Consumers love products that solve problems, but they also love the occasional gimmick. TELEBrands of Fairfield, N.J., has come to master both sides of that equation with products like the Chef Basket, Jupiter Jack, PastaBoat and Aluma Wallet. Its success with self-liquidating media dates back to 1987, when president and CEO A.J. Khubani produced three short-form commercials: one for the Easy Cycle, one for an ultrasonic flea collar, and one for AmberVision sunglasses.
The AmberVision infomercial skyrocketed the product to success, selling more than 15 million pairs. Many more products would follow in that item’s footsteps over the next 24 years, with a high percentage of them earning their stripes through retail sales. “About 95 percent of our business comes from selling through retail chains,” says Khubani. “We use DR as a marketing tool first to test out the products, and then we run enough media to drive retail sales.”
Khubani says the model works well because it allows TELEBrands to get a good handle on which television stations are performing better than others. “It helps us to tailor our media better because we can gauge response from individual TV stations,” he explains, “versus having to use the more traditional manner of blanketing the media and buying gross ratings points (GRPs).”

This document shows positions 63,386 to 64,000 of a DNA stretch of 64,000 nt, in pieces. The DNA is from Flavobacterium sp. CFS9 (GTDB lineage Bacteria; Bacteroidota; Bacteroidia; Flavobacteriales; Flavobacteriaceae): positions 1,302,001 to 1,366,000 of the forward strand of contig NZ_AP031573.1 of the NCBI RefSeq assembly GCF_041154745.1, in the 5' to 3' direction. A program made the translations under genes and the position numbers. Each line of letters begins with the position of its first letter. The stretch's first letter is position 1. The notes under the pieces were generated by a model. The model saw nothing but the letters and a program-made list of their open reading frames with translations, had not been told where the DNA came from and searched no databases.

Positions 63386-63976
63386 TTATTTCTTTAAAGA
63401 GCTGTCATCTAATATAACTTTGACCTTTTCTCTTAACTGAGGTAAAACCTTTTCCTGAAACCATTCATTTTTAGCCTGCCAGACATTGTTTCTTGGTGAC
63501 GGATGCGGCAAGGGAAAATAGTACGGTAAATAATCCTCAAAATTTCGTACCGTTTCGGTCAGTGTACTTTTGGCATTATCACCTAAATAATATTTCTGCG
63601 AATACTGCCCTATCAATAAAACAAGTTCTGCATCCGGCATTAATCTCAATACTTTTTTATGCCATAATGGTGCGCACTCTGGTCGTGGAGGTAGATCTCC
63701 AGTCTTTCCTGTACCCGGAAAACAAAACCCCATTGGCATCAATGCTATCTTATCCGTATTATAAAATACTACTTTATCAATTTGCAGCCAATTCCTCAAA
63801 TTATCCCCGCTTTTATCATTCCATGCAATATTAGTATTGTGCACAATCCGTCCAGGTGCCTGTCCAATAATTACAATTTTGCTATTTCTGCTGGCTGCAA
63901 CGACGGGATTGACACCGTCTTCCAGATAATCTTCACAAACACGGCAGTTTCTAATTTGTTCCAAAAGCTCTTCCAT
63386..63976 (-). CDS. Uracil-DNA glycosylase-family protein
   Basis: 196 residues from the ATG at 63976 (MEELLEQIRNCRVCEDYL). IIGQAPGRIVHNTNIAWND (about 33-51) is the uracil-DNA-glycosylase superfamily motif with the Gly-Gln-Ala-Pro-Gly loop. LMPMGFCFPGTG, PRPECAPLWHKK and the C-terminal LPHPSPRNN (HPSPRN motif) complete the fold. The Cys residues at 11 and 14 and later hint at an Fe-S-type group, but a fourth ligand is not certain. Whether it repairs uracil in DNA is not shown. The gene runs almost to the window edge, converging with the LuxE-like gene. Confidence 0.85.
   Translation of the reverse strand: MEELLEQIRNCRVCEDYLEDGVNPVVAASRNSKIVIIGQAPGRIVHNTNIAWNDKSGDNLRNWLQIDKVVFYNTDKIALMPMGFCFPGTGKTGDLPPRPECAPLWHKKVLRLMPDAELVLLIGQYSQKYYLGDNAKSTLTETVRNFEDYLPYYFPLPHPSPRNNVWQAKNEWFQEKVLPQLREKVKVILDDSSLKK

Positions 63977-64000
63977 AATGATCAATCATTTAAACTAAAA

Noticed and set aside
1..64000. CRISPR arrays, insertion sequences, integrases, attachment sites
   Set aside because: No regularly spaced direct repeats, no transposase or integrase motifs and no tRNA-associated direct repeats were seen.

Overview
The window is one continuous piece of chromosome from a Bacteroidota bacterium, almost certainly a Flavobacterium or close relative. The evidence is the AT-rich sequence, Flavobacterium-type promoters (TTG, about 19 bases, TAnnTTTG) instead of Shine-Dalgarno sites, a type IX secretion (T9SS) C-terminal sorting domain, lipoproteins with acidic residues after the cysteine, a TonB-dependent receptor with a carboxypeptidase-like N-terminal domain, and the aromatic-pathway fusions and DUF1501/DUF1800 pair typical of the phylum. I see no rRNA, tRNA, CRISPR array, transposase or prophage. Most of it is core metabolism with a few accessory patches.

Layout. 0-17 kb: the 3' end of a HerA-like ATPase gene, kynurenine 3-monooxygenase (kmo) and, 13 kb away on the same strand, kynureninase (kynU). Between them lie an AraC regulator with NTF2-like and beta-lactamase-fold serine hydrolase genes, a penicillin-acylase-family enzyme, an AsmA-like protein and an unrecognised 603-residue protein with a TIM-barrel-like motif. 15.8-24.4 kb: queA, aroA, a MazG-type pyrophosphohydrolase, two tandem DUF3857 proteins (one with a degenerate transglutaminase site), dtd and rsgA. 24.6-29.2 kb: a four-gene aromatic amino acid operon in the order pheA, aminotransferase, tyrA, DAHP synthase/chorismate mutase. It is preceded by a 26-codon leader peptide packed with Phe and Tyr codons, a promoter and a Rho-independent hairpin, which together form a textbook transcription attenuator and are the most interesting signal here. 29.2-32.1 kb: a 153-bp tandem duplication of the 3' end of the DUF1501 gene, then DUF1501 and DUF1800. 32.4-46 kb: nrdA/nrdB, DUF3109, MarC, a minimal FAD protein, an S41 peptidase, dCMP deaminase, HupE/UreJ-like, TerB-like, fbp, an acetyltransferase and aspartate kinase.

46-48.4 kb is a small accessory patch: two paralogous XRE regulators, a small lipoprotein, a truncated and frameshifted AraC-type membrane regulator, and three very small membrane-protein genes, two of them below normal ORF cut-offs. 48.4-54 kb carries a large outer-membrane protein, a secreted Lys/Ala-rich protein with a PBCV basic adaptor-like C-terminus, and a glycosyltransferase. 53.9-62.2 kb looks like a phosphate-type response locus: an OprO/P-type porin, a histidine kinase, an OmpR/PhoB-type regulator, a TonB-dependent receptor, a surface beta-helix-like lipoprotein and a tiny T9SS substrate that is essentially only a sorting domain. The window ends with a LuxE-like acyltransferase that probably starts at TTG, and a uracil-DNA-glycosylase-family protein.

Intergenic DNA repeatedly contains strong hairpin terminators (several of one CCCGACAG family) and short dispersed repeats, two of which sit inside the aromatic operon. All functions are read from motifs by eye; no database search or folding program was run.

With more than two decades of retail-driven DRTV buying under his belt, Khubani says the underlying logistics of such campaigns are pretty straightforward, but adds that they are also very scientific in nature. “There’s little guesswork involved in driving retail sales with direct response,” he explains. “Basically, we just figure out what we need to do to create those retail sales based on the television response rates, the latter of which help us gauge how much we can spend on media.”
A new TELEBrands campaign, for example, would find Khubani and his team hitting the ground running with a broad media schedule, “just to figure out which markets, viewers and demographics are responding better than others, and which stations are (performing) the best,” he says. The company then narrows those choices down to the best-responding stations, comes up with a “comfortable” media spend and determines if that amount is enough to drive retail sales.
Not all campaigns pass muster. “If we can’t spend enough to drive retail in a cost-effective manner, we will drop the item,” says Khubani. “Unlike infomercial companies like Guthy-Renker and Beachbody, our whole play is retail. If the numbers don’t make sense, then we drop it and move on.”
As companies like TELEBrands and retailers like Anna’s Linens have already learned, self-liquidating media is an effective way to generate sales without having to rely too heavily on consumers to pick up the phone and place an order.
The strategy not only allows DRTV marketers to spread their risk, says Garnett, but also helps to create more profitable campaigns via multiple sales channels. “The use of self-liquidating media will continue to expand,” says Garnett, “because it’s a survival strategy for the traditional DRTV marketer.”